In May 1940, the fate of Western Europe hangs on British Prime Minister Winston Churchill, who must decide whether to negotiate with Adolf Hitler, or fight on knowing that it could mean a humiliating defeat for Britain and its empire.
Kristin Scott Thomas
CALL ME BY YOUR NAME, the new film by Luca Guadagnino, is a sensual and transcendent tale of first love, based on the acclaimed novel by André Aciman. It's the summer of 1983 in the north of Italy, and Elio Perlman (Timothée Chalamet), a precocious 17-year-old young man, spends his days in his family's 17th century villa transcribing and playing classical music, reading, and flirting with his friend Marzia (Esther Garrel). Elio enjoys a close relationship with his father (Michael Stuhlbarg), an eminent professor specializing in Greco-Roman culture, and his mother Annella (Amira Casar), a translator, who favor him with the fruits of high culture in a setting that overflows with natural delights. While Elio's sophistication and intellectual gifts suggest he is already a fully-fledged adult, there is much that yet remains innocent and unformed about him, particularly about matters of the heart. One day, Oliver (Armie Hammer), a 24-year-old American college graduate student working on his...Written by
Sony Pictures Classics
Based on the book, "Call Me by Your Name," written by André Aciman. The author himself appears in the movie as Mounir. See more »
This film gets the cars right except for the Alfa 90 released in 1984 whilst it's still 1983 in the film. See more »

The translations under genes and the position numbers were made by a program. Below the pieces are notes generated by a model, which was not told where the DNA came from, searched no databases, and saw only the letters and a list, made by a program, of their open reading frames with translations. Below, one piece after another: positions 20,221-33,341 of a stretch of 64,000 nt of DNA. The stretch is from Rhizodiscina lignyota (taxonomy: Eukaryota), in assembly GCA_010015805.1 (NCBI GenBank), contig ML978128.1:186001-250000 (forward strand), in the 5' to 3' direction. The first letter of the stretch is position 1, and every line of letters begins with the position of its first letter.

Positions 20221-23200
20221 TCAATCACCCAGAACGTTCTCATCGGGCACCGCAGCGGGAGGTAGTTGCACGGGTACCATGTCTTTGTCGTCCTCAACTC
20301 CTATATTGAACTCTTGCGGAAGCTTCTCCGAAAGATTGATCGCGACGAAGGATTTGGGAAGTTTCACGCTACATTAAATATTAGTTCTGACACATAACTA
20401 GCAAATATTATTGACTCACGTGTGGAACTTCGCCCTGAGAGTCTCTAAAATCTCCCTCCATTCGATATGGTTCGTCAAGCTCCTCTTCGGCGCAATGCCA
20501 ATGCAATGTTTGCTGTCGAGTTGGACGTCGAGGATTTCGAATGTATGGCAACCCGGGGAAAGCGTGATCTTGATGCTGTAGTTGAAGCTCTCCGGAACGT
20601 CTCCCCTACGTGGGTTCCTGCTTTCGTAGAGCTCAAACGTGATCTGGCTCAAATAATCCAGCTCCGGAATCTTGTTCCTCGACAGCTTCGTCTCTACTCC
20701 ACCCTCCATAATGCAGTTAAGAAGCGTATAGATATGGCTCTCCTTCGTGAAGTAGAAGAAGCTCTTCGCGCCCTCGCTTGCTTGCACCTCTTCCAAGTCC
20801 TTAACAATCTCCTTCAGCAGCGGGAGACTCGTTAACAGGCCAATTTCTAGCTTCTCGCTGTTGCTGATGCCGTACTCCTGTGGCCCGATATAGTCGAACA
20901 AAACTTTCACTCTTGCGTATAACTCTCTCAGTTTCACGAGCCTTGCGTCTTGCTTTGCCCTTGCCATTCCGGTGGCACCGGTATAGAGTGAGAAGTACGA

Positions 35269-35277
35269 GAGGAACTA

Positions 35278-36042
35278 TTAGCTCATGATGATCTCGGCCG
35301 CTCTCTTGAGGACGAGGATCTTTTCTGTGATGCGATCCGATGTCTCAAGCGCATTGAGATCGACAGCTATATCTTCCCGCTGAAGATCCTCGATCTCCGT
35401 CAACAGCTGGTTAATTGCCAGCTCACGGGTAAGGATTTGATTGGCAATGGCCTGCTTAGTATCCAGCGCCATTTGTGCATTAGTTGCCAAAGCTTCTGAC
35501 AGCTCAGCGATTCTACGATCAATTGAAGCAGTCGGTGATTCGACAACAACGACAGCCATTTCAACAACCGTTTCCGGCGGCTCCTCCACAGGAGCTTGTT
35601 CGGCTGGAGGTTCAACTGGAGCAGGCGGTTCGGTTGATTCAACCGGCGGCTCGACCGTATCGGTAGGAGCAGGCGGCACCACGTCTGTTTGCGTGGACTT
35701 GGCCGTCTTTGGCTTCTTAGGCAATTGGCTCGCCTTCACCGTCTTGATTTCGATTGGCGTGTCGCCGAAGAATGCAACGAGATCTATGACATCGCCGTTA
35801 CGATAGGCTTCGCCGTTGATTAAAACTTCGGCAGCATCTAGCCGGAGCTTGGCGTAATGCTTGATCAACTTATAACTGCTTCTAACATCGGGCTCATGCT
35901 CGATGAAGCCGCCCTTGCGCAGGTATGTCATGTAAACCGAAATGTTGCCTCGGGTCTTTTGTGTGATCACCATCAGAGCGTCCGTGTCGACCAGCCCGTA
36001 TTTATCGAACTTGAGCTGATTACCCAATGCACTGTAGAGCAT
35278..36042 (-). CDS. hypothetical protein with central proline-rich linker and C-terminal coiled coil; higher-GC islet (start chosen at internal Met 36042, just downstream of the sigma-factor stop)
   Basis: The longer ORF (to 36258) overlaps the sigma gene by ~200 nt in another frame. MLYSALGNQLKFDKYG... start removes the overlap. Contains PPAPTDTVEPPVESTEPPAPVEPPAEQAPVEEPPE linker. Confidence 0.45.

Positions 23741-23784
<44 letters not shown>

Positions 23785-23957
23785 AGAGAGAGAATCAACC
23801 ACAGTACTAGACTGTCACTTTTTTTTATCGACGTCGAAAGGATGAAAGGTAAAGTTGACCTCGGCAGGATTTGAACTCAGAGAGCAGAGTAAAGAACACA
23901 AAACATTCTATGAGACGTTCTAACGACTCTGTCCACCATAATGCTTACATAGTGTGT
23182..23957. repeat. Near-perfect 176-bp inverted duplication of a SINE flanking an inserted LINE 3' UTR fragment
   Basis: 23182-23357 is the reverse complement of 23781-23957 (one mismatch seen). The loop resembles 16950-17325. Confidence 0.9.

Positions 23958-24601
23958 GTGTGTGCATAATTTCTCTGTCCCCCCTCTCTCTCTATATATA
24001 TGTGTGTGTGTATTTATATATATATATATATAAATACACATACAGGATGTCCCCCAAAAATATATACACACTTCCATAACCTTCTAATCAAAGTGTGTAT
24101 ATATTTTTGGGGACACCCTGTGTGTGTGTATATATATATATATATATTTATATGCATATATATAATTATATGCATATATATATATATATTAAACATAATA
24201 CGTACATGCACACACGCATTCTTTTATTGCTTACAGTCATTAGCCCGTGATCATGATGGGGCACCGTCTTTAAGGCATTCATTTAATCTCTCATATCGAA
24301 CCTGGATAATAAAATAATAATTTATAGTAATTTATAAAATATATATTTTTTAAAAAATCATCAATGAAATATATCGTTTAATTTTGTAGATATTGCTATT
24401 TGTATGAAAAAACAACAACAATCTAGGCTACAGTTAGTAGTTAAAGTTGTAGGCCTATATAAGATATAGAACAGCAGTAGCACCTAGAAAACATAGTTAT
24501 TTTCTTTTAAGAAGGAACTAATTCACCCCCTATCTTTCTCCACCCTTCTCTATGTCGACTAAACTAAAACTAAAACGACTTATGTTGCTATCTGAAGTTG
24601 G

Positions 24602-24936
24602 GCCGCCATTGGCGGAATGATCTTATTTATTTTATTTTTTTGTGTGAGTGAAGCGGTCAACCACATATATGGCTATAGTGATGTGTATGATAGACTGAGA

Is there a bank in town? I'd like to start an account while I'm here.
[accidentally breaks his soft boiled egg]
Let me do it.
[Mafalda cracks open another egg for Oliver]
It happens to the best of us.
None of our residents has ever had a local bank account.
Should I take him to Montodine?
[...] See more »
The sound of the fire crackling in the fireplace continues after the last image of Elio goes black and the final notes of Sufjan Stevens's "Visions of Gideon" fade out. See more »
I finally saw this Oscar nominee (just one week before the award show!) and I was so disappointed - it was long, slow, and not very romantic. And I don't think a director should get any credit for making Italy look beautiful! Apparently in the book, Oliver is 24, but Armie Hammer is 31, and he looks it, and his age is rather distracting because the relationship borders on inappropriate already, but those extra years make the relationship even less appealing. The men take forever to connect and it's not like you're really rooting for them. Elio is a spoiled brat who spends most of his time glowering at everyone. He even expresses his desultory attitude to Oliver in an early conversation - he clearly has no idea how privileged he is, to lounge around Italy all summer, doing whatever he wants, unaccountable to his indulgent parents. As an audience member, I wasn't very invested in his getting his supposed heart's desire. Nor did the men have much chemistry. Oliver says late in the movie, "I love the way you say things." I thought, what? How many conversations did they even have? Mostly they road bikes, and went swimming, and laid in the grass. Elio's father speech, which so many consider a highlight of the film, I found contrived - like what the writer imagined his father would say, or what he wished his father had said - about how pure his love with Oliver was. I have seen many films that I think portray that first love experience in a more compelling way for the audience (I would strongly recommend Beautiful Thing if you're a fan of this genre). I gave it 5 stars for boldness and great performances. The very best movie of the year? Um, no. I was expecting something much more charming and moving.
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